Testimony on Behalf of The Episcopal Church on Funding for Unaccompanied Children and Refugee Populations

July 10, 2014



July 10, 2014

We thank Senator Barbara Mikulski, Chairwoman of the Senate Appropriations Committee, and Ranking Member Shelby for the opportunity to submit this testimony. We welcome this hearing and the chance to raise our voice in support of a humanitarian approach to both the root causes that force children from their homes and the reception vulnerable migrants receive when they arrive at our nation’s borders seeking safety and peace. Therefore, we strongly support the additional $1.8 billion in emergency supplemental funding for the Office of Refugee Resettlement (ORR), which cares not only for unaccompanied immigrant children such as the ones we see arriving daily but also for refugees, victims of trafficking, survivors of torture, Cuban/Haitian entrants, and Iraqi and Afghan SIV holders who supported U.S. troops abroad.  This funding is critical to ensuring that the United States fulfills its humanitarian, legal, and moral commitments to vulnerable people. The Episcopal Church has been engaged in the work of providing humanitarian aid abroad and refugee resettlement domestically since the Presiding Bishop’s Fund for World Relief was established in 1939, and we continue those services today.

Over the past three years, Episcopal communities and service organizations have witnessed the rise in arrivals of children forced from their homes by pervasive violence and instability, exchanging the known dangers at home for the unknown dangers of a journey to the United States in a desperate search for peace and protection. In the past month, Episcopal communities and service organizations on the border and throughout the country have witnessed the arrival of tens of thousands of families, the majority of whom are women traveling with children. Episcopalians are already engaged in responding to the needs of these children and families through loving service: meeting families at bus stations with needed food and hygiene supplies, helping migrants released from detention reunite with family, and offering pastoral care to both children in ORR custody and adults in detention. We are not alone in this response and we hope that Congress and the Administration will join us in addressing this humanitarian crisis with the compassion and resources necessary to ensure the protection of vulnerable people at our borders and within the region.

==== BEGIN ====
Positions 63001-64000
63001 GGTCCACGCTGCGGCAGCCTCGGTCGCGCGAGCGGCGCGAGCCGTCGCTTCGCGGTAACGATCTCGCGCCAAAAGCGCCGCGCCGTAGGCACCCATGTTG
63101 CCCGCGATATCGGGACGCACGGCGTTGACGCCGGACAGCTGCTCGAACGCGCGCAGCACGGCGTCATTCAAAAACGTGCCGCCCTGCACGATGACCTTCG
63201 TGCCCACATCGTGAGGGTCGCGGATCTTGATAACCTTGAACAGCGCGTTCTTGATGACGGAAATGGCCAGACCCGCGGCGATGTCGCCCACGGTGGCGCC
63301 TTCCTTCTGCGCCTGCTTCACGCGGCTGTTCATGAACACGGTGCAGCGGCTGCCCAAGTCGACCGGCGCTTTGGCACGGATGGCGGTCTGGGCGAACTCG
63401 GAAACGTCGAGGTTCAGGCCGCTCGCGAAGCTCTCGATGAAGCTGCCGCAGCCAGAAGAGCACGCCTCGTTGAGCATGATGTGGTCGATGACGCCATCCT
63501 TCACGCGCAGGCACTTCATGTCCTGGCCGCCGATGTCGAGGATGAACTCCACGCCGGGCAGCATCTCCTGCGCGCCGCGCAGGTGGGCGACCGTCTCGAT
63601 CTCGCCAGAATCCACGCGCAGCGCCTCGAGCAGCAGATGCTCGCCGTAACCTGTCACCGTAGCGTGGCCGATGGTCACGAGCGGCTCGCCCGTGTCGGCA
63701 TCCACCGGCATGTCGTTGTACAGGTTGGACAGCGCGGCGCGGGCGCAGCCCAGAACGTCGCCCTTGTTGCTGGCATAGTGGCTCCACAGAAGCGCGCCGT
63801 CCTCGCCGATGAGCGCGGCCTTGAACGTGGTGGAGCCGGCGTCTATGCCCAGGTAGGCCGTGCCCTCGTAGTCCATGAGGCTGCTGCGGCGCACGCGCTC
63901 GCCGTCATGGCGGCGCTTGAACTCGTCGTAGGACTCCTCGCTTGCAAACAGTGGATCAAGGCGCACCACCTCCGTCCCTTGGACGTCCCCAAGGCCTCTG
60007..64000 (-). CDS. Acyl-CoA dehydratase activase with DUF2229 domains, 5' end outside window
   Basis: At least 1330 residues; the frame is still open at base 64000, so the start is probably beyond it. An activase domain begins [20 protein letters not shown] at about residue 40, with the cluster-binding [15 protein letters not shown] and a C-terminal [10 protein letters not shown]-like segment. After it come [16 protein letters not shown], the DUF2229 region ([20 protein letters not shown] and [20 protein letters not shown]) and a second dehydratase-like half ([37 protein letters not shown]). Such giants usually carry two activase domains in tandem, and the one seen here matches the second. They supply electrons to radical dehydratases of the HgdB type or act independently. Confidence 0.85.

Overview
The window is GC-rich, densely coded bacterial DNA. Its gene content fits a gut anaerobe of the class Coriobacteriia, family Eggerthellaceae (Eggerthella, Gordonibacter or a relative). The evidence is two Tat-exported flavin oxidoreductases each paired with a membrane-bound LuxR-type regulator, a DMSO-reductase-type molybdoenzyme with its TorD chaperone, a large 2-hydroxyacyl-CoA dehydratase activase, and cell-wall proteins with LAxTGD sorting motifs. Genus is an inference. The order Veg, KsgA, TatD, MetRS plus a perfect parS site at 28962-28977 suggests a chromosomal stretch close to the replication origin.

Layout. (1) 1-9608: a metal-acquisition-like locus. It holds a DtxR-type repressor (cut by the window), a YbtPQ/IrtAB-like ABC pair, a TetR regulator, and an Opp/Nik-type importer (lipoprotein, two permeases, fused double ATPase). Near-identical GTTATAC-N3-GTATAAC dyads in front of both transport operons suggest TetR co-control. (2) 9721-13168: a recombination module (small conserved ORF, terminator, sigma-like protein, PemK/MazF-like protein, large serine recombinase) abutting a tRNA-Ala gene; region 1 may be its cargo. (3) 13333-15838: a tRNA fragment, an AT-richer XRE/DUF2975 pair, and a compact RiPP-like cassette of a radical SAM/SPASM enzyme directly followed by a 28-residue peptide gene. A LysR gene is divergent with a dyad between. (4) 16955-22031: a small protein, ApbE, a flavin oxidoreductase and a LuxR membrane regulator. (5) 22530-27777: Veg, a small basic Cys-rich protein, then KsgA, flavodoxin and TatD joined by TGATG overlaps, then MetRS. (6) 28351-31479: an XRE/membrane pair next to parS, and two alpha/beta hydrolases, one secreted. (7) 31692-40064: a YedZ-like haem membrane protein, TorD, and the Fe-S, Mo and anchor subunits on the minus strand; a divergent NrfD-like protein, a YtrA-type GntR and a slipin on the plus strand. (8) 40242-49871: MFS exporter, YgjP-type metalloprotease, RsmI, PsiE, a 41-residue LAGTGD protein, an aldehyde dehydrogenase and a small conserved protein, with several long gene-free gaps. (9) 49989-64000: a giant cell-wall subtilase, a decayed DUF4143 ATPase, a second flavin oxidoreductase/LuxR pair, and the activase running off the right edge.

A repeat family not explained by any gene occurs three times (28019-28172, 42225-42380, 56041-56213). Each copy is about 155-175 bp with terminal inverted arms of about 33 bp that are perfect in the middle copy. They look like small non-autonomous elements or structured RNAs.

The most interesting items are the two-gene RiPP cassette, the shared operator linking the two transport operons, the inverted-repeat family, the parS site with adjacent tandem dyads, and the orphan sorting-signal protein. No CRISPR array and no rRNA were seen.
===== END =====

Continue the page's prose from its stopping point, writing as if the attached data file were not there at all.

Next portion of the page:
When women and children cross borders it signals an evolving humanitarian crisis, not a security threat.  It is not illegal for adults or children to enter the United States and ask for protection under both international[2] and U.S. law[3]. For children traveling unaccompanied from countries other than Mexico and Canada in particular, the law requires that Customs and Border Patrol screen these children for protection concerns before they are transferred to the Office of Refugee Resettlement where they will be placed in foster care or with family members until a child’s immigration case is heard[4]. This outflow of people seeking security, economic opportunity, and reunification with family members, however, is not only occurring at the United States’ southern border. Other stable countries in the region, such as Mexico, Nicaragua, Panama, Costa Rica and Belize have reported that asylum requests from Honduran, Guatemalan, and Salvadorian nationals are up 712% since 2009[5], reinforcing the sustained and regional nature of this migration crisis.